The Evolution of Ethics
A goal implicit in human evolution is survival; thus, humanity directs some of
its energy toward creating a state of peace to achieve the necessary efficiency
and conservation of energy to survive in a hostile and sometimes unpredictable
The foundation of the emergence of rule systems in the world is built upon
centuries of reasoned insight and personal experiences that reveal which actions
are better than others, which are productive, and which are disruptive and
should be avoided. As efficient actions reveal themselves to an evolving
society, its people develop the means to make productive choices between one
type of action and another. Some choices are decidedly better than others. This
prioritizing of human actions into efficient hierarchies establishes the
foundations of rule systems which later refine themselves into more
sophisticated systems of morals, manners and statutory laws. All these systems
have a tendency to address the fundamental need of the human species to survive
and avoid the common fate of extinction by conserving energy and directing
social attention towards more productive kinds of behavior. It could be said
that as civilization approaches the ideal of efficiency, the harmony that
follows from efficient and thoughtful actions inspires a state of peace that
exponentially increases the chances of human civilization surviving over long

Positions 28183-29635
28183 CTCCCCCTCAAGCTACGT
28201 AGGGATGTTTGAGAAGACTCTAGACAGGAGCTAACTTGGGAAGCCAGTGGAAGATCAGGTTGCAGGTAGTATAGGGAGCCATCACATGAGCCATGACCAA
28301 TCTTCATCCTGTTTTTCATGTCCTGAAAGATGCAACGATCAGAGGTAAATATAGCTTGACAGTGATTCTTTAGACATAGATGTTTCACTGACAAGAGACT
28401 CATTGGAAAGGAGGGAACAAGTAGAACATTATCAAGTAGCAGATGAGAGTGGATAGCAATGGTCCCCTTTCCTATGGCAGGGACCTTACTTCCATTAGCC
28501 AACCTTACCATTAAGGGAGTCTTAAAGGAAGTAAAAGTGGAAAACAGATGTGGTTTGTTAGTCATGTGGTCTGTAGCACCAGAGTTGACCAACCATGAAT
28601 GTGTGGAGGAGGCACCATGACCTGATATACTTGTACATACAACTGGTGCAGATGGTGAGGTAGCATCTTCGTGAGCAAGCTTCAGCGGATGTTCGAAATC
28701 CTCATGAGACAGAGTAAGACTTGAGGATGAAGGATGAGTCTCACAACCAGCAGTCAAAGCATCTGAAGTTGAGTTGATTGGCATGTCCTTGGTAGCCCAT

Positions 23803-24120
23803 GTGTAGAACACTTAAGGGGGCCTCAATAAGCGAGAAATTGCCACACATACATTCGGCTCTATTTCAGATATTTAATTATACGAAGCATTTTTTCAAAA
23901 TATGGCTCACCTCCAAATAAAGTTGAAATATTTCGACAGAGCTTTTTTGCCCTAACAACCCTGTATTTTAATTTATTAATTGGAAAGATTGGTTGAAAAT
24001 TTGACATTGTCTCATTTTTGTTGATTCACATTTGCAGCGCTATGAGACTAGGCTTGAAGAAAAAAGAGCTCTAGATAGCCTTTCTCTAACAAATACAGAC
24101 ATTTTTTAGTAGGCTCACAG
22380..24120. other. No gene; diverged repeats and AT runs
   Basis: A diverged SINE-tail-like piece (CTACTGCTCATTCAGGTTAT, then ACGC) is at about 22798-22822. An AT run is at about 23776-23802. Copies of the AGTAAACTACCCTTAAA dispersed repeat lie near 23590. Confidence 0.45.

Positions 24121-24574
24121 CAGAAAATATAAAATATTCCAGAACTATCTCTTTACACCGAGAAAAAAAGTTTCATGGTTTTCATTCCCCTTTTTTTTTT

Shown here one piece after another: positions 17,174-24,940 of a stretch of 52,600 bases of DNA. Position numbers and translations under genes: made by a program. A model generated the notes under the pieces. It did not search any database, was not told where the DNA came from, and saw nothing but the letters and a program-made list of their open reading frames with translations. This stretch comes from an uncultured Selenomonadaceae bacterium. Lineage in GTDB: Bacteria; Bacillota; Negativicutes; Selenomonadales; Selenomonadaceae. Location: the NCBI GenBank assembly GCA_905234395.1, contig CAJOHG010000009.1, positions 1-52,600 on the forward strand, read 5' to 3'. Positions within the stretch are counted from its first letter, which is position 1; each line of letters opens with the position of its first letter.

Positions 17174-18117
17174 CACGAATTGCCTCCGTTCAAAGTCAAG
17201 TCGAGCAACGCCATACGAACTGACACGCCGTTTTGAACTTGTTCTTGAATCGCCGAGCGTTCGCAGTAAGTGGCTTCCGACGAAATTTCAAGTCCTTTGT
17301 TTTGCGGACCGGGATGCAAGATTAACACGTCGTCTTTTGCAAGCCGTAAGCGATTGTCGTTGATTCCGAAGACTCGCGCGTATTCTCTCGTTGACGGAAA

periods of time.
Social change has more or less followed the more reasoned logic and experiences
of people. Change is not always perfect. However, as people experience more and
learn more about their world through formal education, they have more resources
by which they can make judgments about the behavior of their fellow humans.
Knowledge of the past lends to enlightened minds a knowledge of the future.
Common education and experiences inspire the emergence of informal belief
systems, clarifying what appears to be acceptable behavior and what is not.
Observations that endure centuries of reasoned scrutiny integrate ultimately
into the cultural ethic. As a rule of thumb, an action that contributes to the
disorganization of society is often considered "wrong" and that which
contributes to the organization of society "right." Behaviors that corrupt the
peace, prosperity, and productivity of a society are generally discouraged as
"wrong," in favor of behaviors which contribute to the well-being of the society
and are generally considered "right." In any event, the evolution of rules in
complex societies addresses the fundamental impulse of the human species to
survive in a world of competing biological systems.
Ethical systems and formal laws together serve to bring order to a world that
tends to become disorganized and sometimes violent if ethical views and rules of
conduct are not established. Ethical systems that emerge for any given period of
historical development may not represent the finest of rules ever conceived, but
they are sufficient to hold the...